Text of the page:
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Some concepts are like Newton's Gravity, others are like... Luminiferous Aether?

Under theories like loop quantum gravity, doesn't some "fabric of spacetime" exist? I would call that a refinement of the idea of the ether. It has odd properties in order to allow relativity, but it hasn't been ruled out.

Rationality Quotes Thread March 2015

This is Hari's business. She takes innocuous ingredients and makes you afraid of them by pulling them out of context.... Hari's rule? "If a third grader can't pronounce it, don't eat it." My rule? Don't base your diet on the pronunciation skills of an eight-year-old.

From http://gawker.com/the-food-babe-blogger-is-full-of-shit-1694902226

Open thread, Oct. 27 - Nov. 2, 2014

It would be a lot harder to make a machine that actually is conscious (phenomenally conscious, meaning it has qualia) than it would be to make one that just acts as if is conscious (in that sense). It is my impression that most LW commenters think any future machine that acts conscious probably is conscious.

What false beliefs have you held and why were you wrong?

I only recently realized that evolution works, for the most part, by changing the processes of embryonic development. There are some exceptions-- things like neoteny and metamorphosis-- but most changes are genetic differences leading to differences in, say, how long a process of growth is allowed to occur in the embryo.

Books on consciousness?

There's a reason everyone started calling it "the hard problem." Chalmers explained the problem so clearly that we now basically just point and say "that thing Chalmers was talking about."

Simulate and Defer To More Rational Selves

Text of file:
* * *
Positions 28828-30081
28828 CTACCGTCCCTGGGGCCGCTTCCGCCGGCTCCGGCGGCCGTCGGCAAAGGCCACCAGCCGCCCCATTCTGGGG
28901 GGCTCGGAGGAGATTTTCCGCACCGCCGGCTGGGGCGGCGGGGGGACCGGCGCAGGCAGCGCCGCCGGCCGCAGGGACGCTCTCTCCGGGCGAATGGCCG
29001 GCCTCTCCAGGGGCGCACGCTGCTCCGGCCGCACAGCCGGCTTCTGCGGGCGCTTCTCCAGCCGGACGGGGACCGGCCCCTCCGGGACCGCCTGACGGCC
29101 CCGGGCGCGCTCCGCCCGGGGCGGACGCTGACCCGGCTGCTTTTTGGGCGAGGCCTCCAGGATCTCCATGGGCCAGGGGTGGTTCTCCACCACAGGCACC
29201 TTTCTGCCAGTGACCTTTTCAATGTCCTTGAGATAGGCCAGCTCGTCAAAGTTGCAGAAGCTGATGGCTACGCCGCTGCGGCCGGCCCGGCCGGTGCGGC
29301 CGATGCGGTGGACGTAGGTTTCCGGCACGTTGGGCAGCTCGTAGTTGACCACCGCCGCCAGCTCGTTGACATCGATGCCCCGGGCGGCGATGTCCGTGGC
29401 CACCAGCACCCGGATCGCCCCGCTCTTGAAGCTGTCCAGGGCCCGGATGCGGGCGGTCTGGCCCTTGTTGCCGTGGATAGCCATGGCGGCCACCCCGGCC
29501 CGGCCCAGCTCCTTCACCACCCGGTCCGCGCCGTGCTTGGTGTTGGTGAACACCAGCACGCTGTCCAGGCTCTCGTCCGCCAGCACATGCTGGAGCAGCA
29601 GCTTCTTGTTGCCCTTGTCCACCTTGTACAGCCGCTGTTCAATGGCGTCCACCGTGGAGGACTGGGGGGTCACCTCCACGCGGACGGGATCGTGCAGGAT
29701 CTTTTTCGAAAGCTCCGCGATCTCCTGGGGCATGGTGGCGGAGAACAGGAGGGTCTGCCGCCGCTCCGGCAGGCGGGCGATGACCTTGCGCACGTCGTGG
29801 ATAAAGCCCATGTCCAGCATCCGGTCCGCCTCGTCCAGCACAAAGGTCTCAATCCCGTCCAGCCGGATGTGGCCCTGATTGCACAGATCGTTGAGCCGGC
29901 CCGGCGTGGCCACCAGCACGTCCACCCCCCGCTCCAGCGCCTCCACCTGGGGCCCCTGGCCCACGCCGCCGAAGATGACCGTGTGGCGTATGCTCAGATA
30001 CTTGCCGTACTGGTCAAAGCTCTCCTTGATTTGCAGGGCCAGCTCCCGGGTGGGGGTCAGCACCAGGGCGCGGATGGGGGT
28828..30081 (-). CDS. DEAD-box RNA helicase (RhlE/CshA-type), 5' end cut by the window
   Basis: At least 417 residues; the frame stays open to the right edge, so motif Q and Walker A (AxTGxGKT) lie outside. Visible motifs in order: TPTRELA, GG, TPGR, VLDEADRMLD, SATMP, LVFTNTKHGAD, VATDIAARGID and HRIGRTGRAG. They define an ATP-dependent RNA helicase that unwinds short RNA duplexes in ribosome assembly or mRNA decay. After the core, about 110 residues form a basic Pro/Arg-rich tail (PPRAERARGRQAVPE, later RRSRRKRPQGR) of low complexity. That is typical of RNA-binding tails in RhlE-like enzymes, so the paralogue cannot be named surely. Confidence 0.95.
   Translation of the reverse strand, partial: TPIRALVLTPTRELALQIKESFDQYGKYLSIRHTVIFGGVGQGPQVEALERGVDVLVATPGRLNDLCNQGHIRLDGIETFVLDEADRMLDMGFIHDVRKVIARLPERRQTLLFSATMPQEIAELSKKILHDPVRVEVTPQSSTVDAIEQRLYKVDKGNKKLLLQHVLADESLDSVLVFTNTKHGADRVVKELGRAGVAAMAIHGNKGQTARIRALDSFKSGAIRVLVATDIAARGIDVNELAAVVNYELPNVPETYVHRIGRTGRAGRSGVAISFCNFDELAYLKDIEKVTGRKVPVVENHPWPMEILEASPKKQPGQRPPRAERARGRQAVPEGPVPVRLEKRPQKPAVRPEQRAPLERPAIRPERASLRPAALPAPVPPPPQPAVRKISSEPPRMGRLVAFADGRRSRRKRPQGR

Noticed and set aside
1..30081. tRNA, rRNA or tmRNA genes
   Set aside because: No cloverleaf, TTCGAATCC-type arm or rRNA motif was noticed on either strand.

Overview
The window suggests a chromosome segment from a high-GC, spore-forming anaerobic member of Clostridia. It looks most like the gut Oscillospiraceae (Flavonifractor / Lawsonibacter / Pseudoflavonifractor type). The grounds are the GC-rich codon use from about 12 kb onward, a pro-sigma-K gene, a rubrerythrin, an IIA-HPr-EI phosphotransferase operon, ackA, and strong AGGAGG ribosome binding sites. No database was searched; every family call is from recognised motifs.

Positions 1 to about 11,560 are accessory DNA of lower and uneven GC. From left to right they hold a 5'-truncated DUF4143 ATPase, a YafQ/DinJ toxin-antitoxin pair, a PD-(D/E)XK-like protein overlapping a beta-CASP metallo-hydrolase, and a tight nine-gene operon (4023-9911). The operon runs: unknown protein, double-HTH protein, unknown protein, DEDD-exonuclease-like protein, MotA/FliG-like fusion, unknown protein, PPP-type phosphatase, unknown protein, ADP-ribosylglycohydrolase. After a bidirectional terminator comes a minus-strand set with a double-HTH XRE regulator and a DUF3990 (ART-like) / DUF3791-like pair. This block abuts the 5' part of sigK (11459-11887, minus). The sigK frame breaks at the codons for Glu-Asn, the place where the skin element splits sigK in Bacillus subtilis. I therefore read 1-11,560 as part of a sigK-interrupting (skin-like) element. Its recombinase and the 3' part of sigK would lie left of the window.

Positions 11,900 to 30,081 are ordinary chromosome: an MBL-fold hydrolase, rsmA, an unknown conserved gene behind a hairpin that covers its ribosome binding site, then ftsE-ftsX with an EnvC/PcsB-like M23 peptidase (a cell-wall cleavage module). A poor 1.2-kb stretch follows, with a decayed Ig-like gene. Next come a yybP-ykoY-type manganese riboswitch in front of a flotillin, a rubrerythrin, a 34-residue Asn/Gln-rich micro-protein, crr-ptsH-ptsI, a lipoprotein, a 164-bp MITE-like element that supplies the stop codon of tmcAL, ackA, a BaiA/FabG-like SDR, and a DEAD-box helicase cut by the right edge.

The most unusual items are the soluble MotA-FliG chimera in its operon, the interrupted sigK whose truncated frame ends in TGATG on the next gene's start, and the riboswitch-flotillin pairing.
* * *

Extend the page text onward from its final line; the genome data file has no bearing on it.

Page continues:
This is exactly the point of asking "What Would Jesus Do?" Christians are asking themselves, what would a perfectly moral, all-knowing person do in this situation, and using the machinery their brains have for simulating a person to find out the answer, instead of using the general purpose reasoner that is so easily overworked. Of course, simulating a person (especially a god) accurately can be kind of tricky. Similar thoughts religious people use to get themselves to do things that they want to abstractly but are hard in the moment: What would I do if I were the kind of person I want to become? What would a perfectly moral, all-knowing person think about what I'm about to do?

Dissolving the Thread of Personal Identity

I assumed that was the intention of the writers of Donnie Darko. The actual shapes coming out of their chests we got were not right, but you could see this is what they were trying to do.

an ethical puzzle about brain emulation

I think that arguments like this are a good reason to doubt computationalism. That means accepting that two systems performing the same computations can have different experiences, even though they behave in exactly the same way. But we already should have suspected this: it's just like the inverted spectrum problem, where you and I both call the same flower "red," but the subjective experience I have is what you would call "green" if you had it. We know that most computations even in our brains are not accompanied by conscious perceptual experience, so it shouldn't be surprising if we can make a system that does whatever we want, but does it unconsciously.

an ethical puzzle about brain emulation

Sorry, I was just trying to paraphrase the paper in one sentence. The point of the paper is that there is something wrong with computationalism. It attempts to prove that two systems with the same sequence of computational states must have different conscious experiences. It does this by taking a robot brain that calculates the same way as a conscious human brain, and transforms it, always using computationally equivalent steps, to a system that is computationally equivalent to a digital clock. This means that either we accept that a clock is at every moment experiencing everything that can be experienced, or that something is wrong with computationalism. If we take the second option, it means that two systems with the exact same behavior and computational structure can have different perceptual consciousness.

an ethical puzzle about brain emulation

Check out "Counterfactuals Can't Count" for a response to this. Basically, if a recording is different in what it experiences than running a computation, then two computations that calculate the same thing in the same way, but one has bits of code that never run, experience things differently.

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